One of the breads I like the most is Sourdough. True you have to make a starter and keep up with it, but nothing compares to the crusty loaf of bread, or other baked goods you can make with the starter. It has so much flavor. On the whole, I am not a fan of white breads. I think they have little to offer, but sourdough is a whole other animal. It is definitely worth the effort. The starter is really easy to make. I use pretty much the same starter recipe that you will find on any website. Once I have it going, I keep mine in the fridge and that cuts down on feeding it. There is so much you can make with the starter and if you are like me and hate waste, you will find so much to use your daily discard for – crackers, waffles, biscuits and so much more.
1 cup whole wheat flour – you must have the benefits of the whole wheat – do not try to use white flour for the beginner
1/2 cup room temperature water – this should not be tap water. Many city/country water systems use chlorine and other chemicals in their water. These chemicals can retard the natural growth of the beneficial bacteria you will need to start your sourdough starter.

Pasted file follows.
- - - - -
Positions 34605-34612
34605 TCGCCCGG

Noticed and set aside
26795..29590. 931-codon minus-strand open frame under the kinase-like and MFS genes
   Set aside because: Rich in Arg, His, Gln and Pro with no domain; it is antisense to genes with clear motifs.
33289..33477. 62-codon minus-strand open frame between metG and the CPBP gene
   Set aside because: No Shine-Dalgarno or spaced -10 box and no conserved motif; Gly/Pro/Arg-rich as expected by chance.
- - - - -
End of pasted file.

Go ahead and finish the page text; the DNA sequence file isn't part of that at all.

This starter takes several days. On the first day combine the flour and the water. I suggest that you use a container that will not react to chemical reactions. I usually use a small crock with loose lid or a quart size mason jar with plastic wrap over it. Stir everything together and make sure that all the flour is incorporated. Loosely cover and let the mixture sit at room temperature. If the room is chilly, find a place that is warm to sit the container in. Let the starter sit for at least 24 hours. After the first 24 hours discard half of the starter – this will be about 1/2 cup. You may see some bubbling or may not see any change at all. It’s okay, some starters are faster than others. After you discard half of the starter, add 1 cup of all-purpose flour and 1/2 cup of room temperature water. Again do not use tap water. Stir well and make sure all of the flour is incorporated. Lightly cover and let sit for another 24 hours. On the third day you should see some bubbling and the starter should look like it has grown. Stir the starter and remove about 1/2 cup. This is where I differ from many people who use sour dough – I do not throw away the rest of the starter. I put it to one side and use it for baking. I will be adding recipes for that. Take the 1/2 cup that you saved and add to it, 1 cup flour, 1/2 cup room temperature water. Stir it down and make sure all the flour is incorporated. Let sit for 12 hours. I usually do this in the morning and do the second feeding in the evening. That night (12 hours later) add 1 cup flour and 1/2 cup room temperature water. On the fourth day do the same thing – add 1 cup flour and 1/2 cup room temperature water. Let sit for 12 hours and do the same again. On the fifth day do the same. Add 1 cup flour and 1/2 cup room temperature water and let sit for 12 hours, then do it again. At the end of the fifth day your starter should have doubled and should have lots of bubbles and you will start to smell that wonderful sour dough smell. You will need to give it one last feeding. Let it sit for about 8 hours. Then when you are ready to make your bread, remove about a cup of the starter for the bread and put the rest into whatever container you want to keep it in and store it in the refrigerator. You will need to feed it weekly by adding 1 cup flour and 1/2 cup room temperature water.